Sony’s upcoming PlayStation Classic has just been revealed to take advantage of a widely available open-source emulator to drive games on the mini retro gaming console. According to Frank Cifaldi, founder of The Video Game History Foundation, the PlayStation Classic utilizes PCSX ReARMed. This emulator is a specialized open-source emulator specifically targeted at ARM processor-based systems. As it is open-source and free for everyone, it has been used at the heart of several emulators over the years, including my personal favorite Android emulator ClassicBoy. Under the terms of the open-source license, anyone that uses the software is required to disclose this information, which is how it came to the attention of Mr. Cifaldi.
As Mr.Cifaldi correctly pointed out, Sony’s decision to use PCSX ReARMed is an interesting one. It gives legitimacy to the software as a functional emulator that is up to the company’s professional standards. The use of this emulator also confirms that Sony is using an ARM processor of some sort in the system, though this was expected.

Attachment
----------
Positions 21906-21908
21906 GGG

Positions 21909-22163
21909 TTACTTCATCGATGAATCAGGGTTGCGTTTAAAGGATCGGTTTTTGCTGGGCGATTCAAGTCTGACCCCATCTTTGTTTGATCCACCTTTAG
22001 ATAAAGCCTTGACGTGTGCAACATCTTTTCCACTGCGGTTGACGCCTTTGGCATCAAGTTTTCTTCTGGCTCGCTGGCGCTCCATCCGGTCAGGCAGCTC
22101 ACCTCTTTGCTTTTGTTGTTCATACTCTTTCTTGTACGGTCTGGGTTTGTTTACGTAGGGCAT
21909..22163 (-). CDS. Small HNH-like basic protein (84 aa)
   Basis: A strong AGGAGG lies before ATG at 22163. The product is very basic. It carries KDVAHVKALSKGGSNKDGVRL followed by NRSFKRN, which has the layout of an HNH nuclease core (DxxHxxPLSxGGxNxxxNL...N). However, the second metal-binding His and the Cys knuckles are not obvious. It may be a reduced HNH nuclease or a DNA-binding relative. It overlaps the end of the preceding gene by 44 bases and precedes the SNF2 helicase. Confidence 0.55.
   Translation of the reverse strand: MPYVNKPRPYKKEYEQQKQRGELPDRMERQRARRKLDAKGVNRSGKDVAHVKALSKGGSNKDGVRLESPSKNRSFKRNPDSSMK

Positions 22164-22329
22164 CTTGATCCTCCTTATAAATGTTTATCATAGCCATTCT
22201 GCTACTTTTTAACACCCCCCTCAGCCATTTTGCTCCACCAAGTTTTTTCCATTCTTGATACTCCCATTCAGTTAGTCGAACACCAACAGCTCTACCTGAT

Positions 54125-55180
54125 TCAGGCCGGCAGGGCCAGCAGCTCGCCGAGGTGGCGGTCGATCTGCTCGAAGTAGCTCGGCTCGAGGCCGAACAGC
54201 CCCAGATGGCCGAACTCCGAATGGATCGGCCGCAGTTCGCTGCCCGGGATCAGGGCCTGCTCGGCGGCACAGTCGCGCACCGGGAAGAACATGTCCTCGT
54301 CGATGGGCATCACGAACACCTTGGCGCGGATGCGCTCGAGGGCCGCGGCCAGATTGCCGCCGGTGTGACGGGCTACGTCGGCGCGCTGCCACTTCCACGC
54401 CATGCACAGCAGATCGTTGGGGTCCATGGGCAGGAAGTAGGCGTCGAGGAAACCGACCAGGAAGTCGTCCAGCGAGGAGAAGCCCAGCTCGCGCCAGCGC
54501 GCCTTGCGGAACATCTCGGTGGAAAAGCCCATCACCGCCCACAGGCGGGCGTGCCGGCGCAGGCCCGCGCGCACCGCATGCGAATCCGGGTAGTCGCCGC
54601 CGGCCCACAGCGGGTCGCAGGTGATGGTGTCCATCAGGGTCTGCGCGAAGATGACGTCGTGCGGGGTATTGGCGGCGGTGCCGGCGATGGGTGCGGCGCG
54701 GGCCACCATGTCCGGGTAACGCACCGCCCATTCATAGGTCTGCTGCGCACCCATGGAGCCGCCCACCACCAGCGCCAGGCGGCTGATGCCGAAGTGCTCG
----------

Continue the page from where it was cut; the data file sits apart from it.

We also get some insight into the graphics quality of the PlayStation Classic. Mr. Cifaldi points out that the games look and sound accurate, which means they probably look blocky and pixelated. Games produced for the PS1 used a resolution of 640×480 or lower, so blocky and pixelated is to be expected.
The overall visual experience will likely be similar to what you would experience gaming with a PCSX ReARMed emulator on Android. We can’t rule out the possibility that Sony altered the emulator to improve graphics performance somewhat. PCSX ReARMed is open-source, and it can be freely altered by Sony (or anyone else) to suit their needs, and it’s possible Sony did that here. Due to the limited resolution and quality of the source images in the games, however, any improvement would be limited. The PlayStation Classic is set to be released on December 3.